Productivity is the efficiency with which a firm converts inputs into outputs. Since staff represent the largest cost for many firms, labour productivity has special importance and vitally affects competitiveness.
Wage rate £ Productivity (output/employee) Unit labour cost £
Firm A 250 100 2.50
Firm B 300 150 2.00
Firm B pays higher wages than Firm A yet has 205 lower unit labour costs through superior productivity.
A firm with higher productivity can charge lower prices or increase its profit margin or choose a combination of the two. It must. though, ensure that product quality is maintained.
How can productivity be raised?
- Training can improve the knowledge and skills of staff. Improved recruitment and selection may have the same effect
- Investment in equipment and new technology may enable output per worker to increase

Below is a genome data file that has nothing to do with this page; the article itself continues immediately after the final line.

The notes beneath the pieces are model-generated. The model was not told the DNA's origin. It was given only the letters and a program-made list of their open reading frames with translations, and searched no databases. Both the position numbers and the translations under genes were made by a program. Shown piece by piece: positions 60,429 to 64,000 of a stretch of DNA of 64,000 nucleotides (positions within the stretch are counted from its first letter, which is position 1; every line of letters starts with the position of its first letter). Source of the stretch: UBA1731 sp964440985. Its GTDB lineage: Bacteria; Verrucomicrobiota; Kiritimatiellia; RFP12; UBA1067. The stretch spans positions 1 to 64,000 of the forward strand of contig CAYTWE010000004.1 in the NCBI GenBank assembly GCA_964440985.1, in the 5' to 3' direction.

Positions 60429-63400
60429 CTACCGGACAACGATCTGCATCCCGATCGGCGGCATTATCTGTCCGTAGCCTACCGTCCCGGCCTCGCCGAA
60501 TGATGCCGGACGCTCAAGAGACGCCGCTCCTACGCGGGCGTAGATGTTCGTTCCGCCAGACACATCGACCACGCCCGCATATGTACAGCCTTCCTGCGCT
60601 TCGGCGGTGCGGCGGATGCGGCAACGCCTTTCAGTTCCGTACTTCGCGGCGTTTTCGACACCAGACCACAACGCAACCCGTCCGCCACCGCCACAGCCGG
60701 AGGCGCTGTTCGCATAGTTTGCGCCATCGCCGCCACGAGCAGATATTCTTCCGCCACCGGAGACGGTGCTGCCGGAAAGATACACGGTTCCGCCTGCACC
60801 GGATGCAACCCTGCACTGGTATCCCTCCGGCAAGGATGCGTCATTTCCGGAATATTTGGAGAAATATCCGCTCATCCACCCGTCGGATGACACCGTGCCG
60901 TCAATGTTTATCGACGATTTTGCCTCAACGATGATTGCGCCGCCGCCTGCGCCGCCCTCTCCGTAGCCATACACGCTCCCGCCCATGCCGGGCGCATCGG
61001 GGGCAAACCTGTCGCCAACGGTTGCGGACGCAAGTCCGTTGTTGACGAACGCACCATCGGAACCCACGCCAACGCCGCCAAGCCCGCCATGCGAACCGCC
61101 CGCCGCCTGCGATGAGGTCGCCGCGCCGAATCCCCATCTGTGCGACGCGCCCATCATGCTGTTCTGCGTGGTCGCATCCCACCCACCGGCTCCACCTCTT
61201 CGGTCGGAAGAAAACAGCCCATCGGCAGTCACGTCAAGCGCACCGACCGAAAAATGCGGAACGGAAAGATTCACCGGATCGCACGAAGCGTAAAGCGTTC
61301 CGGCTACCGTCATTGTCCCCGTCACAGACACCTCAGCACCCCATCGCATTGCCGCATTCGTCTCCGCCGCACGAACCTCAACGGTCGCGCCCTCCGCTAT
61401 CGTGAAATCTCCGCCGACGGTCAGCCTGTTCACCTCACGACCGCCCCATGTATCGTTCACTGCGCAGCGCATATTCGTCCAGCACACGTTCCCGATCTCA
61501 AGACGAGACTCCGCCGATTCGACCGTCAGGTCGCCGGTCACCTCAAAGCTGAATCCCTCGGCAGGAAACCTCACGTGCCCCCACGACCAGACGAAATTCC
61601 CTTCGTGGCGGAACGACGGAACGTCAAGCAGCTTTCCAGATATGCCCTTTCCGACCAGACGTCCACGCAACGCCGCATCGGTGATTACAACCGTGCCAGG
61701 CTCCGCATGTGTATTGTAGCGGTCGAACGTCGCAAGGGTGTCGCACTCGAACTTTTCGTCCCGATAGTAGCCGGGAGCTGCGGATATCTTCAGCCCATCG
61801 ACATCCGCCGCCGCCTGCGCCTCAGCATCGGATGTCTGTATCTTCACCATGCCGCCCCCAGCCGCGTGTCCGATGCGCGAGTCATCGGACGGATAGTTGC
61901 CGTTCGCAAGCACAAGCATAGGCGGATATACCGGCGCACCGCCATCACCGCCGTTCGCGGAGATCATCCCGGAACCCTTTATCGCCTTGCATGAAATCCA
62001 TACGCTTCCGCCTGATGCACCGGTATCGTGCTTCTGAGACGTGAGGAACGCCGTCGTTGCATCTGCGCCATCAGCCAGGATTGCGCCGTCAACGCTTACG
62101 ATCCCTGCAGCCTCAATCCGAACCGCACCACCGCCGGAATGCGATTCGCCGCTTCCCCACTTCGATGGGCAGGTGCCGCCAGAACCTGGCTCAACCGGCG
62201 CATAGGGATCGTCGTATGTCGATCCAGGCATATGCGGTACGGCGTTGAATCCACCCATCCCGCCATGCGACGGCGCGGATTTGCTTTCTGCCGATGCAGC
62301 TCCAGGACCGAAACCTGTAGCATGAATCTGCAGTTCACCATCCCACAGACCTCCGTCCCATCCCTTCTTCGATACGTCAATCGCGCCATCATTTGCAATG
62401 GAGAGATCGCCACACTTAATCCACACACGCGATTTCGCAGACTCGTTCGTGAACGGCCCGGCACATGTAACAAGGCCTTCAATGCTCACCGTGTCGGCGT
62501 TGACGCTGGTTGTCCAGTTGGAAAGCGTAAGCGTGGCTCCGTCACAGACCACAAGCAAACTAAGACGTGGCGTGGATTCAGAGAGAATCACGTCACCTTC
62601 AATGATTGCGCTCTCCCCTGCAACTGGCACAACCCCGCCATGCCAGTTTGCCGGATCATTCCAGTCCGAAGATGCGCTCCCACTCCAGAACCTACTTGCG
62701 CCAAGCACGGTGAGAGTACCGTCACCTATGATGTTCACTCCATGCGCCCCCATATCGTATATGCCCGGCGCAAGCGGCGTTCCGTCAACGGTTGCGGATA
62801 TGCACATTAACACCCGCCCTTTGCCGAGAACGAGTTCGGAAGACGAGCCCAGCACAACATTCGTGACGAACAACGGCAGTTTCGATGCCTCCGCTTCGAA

- Better employee motivation can be the most powerful factor of all. Gaining engagement and loyalty of staff can bring major gains in output and quality.
Productivity can also be measured for plants and machinery. For example, a machine might be available and functioning normally for 85% of an average week. In the remaining time, it is being cleaned or repaired. The production manager may consider that this figure could be improved through better and more regular servicing.
Notice, too, that in effect firms measure the productivity of capital when calculating the return on capital employed.
There are a range of techniques that can be employed to
- improve productivity through quality
- By getting employees to work smarter rather than necessarily harder it is possible to raise output.
- Organising employees into Quality Circles, which are designed to identify improvements in work processes and activities, it is possible to
- improve productivity
- An obvious way of increasing productivity is to reduce waste.